The simplest way to store form submission data is by submitting your form to process.php; the information is stored, the user is redirect to some sort of "thank you"page and everyone gets on with their life. This method, though the simplest, doesn't allow for more complicated scenarios, such as:

  • You want to add server-side validation to ensure the information is valid before adding to the database.
  • You have a multi-page form and need to submit the data only on the very last step.
  • You have a multi-page form and need to store the data page-by-page as the user progresses through the form.
  • You want to submit the information, but don't want it to appear in the Form Tools UI until a later date.

Enter the API. The API comes with a number of functions designed to let you submit the information via PHP code, rather than through the more restrictive process.php POST script. The most important of these functions is the ft_api_process_form() function. For those of you familiar with earlier version of Form Tools, this function replaces the older process_form() function used for "code" submission types, and was found in the (now deprecated) process_code.php file.

Fundamentally, Form Tools doesn't care HOW the information gets into the database. What's important is that it gets there.

Finalizing submissions

Every form submissions in the Form Tools database has a finalized flag: "yes" or "no". By default, submissions sent via process.php are set to finalized. Submissions sent via ft_api_process_form() are NOT finalized. Only finalized submissions appear in Form Tools.

Related Links

To understand the ft_api_process_form() function the best, we suggest you give one of the following tutorials a read.

Parameter keys

For completion, here's all the values that may be passed via the single parameter (a hash). But we strongly suggest giving one of the above tutorials a read first, otherwise this won't make all that much sense.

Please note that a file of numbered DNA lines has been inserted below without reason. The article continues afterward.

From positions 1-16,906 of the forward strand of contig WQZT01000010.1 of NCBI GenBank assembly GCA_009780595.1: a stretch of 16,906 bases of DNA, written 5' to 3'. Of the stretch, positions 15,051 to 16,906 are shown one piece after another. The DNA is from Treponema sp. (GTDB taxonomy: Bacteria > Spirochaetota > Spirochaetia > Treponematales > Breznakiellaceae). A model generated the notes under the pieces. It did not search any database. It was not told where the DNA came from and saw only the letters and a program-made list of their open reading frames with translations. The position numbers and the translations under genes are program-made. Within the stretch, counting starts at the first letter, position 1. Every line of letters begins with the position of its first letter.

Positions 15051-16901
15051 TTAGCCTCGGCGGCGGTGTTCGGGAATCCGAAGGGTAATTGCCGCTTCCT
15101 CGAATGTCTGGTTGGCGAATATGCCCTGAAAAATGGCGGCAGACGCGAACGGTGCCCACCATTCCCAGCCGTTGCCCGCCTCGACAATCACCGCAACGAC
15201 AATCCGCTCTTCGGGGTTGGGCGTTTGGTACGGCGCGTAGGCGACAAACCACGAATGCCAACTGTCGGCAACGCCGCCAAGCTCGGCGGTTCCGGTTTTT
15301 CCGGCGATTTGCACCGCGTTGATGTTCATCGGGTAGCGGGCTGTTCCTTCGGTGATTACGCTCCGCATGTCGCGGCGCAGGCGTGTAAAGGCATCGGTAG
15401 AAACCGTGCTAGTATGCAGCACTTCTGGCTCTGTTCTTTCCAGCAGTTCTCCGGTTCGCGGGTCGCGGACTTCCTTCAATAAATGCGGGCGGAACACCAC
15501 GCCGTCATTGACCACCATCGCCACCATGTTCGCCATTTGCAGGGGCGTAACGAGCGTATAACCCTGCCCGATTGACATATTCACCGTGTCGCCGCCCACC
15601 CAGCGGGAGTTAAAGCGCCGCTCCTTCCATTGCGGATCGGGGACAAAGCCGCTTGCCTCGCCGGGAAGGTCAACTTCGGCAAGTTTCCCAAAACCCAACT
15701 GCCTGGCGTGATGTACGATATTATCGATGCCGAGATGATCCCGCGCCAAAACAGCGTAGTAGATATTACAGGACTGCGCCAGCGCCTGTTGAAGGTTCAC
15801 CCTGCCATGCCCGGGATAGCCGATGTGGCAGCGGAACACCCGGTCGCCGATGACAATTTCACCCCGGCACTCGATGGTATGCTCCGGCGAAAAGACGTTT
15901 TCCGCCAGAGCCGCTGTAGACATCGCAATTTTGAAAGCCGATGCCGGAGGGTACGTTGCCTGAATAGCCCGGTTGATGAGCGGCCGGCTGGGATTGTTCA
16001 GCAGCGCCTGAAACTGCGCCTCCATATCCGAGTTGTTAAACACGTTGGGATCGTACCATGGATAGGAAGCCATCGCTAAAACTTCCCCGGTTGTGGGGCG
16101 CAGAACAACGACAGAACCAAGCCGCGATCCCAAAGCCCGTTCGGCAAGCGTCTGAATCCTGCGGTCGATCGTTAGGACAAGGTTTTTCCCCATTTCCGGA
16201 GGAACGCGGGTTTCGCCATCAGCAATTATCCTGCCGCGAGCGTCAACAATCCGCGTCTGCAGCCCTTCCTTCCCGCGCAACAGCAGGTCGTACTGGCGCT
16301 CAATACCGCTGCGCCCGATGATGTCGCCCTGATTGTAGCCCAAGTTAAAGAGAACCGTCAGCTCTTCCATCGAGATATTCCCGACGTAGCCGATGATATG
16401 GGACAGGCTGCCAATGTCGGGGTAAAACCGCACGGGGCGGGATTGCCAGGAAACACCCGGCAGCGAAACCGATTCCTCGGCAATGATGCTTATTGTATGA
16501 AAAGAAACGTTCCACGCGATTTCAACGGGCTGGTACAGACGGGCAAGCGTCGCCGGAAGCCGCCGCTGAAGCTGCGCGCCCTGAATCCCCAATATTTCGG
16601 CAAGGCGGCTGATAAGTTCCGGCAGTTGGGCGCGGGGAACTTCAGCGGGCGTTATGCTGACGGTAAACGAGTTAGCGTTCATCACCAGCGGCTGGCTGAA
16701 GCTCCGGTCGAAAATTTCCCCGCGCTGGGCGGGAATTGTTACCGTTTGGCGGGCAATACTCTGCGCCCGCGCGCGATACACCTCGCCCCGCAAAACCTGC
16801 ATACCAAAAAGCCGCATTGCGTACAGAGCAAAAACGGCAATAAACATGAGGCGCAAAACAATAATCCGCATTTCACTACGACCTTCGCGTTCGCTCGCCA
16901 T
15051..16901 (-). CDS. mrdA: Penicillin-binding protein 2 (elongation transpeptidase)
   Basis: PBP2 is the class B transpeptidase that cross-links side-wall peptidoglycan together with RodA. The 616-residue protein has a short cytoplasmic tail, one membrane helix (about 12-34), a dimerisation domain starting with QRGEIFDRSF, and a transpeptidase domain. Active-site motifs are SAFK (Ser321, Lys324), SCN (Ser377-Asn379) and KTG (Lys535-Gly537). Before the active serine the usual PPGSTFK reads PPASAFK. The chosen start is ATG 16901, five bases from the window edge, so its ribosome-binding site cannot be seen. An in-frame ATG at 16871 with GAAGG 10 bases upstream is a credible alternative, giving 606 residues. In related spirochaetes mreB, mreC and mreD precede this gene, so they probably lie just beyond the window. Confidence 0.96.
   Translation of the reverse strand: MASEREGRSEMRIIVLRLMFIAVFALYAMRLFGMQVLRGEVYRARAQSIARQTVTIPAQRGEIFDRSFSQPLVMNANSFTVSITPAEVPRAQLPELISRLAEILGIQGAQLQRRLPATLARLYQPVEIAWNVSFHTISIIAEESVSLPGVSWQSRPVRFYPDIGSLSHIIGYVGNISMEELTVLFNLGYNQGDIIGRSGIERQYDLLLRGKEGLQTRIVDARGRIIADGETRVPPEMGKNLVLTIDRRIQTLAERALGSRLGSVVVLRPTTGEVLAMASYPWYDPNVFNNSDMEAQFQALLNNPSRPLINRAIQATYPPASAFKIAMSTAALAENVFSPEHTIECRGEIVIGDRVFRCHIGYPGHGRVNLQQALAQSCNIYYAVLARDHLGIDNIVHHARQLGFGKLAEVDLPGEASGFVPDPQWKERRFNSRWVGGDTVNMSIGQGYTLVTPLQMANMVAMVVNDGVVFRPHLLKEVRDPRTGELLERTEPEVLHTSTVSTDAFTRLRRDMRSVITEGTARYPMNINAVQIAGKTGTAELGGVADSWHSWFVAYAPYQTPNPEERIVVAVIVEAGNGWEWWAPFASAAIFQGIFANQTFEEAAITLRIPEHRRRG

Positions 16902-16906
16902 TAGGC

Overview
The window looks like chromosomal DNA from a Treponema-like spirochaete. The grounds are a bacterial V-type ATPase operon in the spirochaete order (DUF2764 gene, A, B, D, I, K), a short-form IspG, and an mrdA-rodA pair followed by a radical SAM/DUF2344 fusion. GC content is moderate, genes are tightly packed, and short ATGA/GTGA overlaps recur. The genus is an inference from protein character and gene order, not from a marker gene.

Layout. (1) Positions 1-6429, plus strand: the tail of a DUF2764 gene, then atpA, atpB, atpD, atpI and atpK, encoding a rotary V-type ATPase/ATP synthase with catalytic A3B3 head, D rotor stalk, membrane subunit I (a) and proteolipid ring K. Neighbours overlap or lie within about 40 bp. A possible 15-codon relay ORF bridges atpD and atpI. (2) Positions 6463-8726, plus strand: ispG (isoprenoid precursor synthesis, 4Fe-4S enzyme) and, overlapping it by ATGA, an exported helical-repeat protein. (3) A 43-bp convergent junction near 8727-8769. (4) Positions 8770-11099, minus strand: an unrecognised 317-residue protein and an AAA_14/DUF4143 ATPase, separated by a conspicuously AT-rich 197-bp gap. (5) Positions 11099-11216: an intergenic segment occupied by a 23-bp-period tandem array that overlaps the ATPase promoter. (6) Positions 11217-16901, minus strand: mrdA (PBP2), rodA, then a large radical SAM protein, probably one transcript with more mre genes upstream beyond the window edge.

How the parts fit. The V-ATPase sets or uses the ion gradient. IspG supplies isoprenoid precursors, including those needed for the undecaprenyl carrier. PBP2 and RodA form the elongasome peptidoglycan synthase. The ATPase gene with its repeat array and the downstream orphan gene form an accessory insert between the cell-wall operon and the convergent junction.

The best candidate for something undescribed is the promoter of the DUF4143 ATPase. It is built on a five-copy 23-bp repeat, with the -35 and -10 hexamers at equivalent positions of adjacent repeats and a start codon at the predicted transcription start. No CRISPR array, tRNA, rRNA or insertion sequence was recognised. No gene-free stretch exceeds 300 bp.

1. Required keys

The name attribute of your submit button. This is needed to let the function know when to try to process the form. If the name attribute isn't in the POST request, the function does nothing.
Generally this is the $_POST or $_GET. It contains the contents of the form just submitted.
If your form contains one or more file upload fields, you'll need to include this key, passing along the $_FILES value ("file_data" => $_FILES).

2. Optional keys

The URL (relative or absolute) of which page to redirect to (e.g. the next page in the form or the "thankyou" page). If this isn't defined, it doesn't redirect anywhere.
This tells the function to finalize the submission. This makes the submission appear in the Form Tools UI, so generally you'll only want to pass this value on the final step of your form - otherwise, for multi-page forms, incomplete submissions will appear in the Form Tools interface.
For multi-page forms it's a good idea to pass along this value. It should be the URL of a page (usually the FIRST page in the form sequence) where the user will be redirected to if they didn't start the form from the first page. It ensures the form submission gets created & submitted properly.
This is pretty descriptive! It lets you control whether or not a finalized submission may be updated or not. It's set to true by default, as of 1.0.0.
If you specified a custom namespace for ft_api_init_form_page, for where the form values will be stored temporarily in sessions, you need to pass that same value to this function - otherwise it won't be able to retrieve the form and submission ID.
Added in 1.0.1. (boolean). By default, Form Tools will trigger any emails that have been attached to the "on submission" event ONLY when the submission is finalized (finalize=true). This setting provides you with direct control over when the emails get sent. If not specified, will use the default behaviour.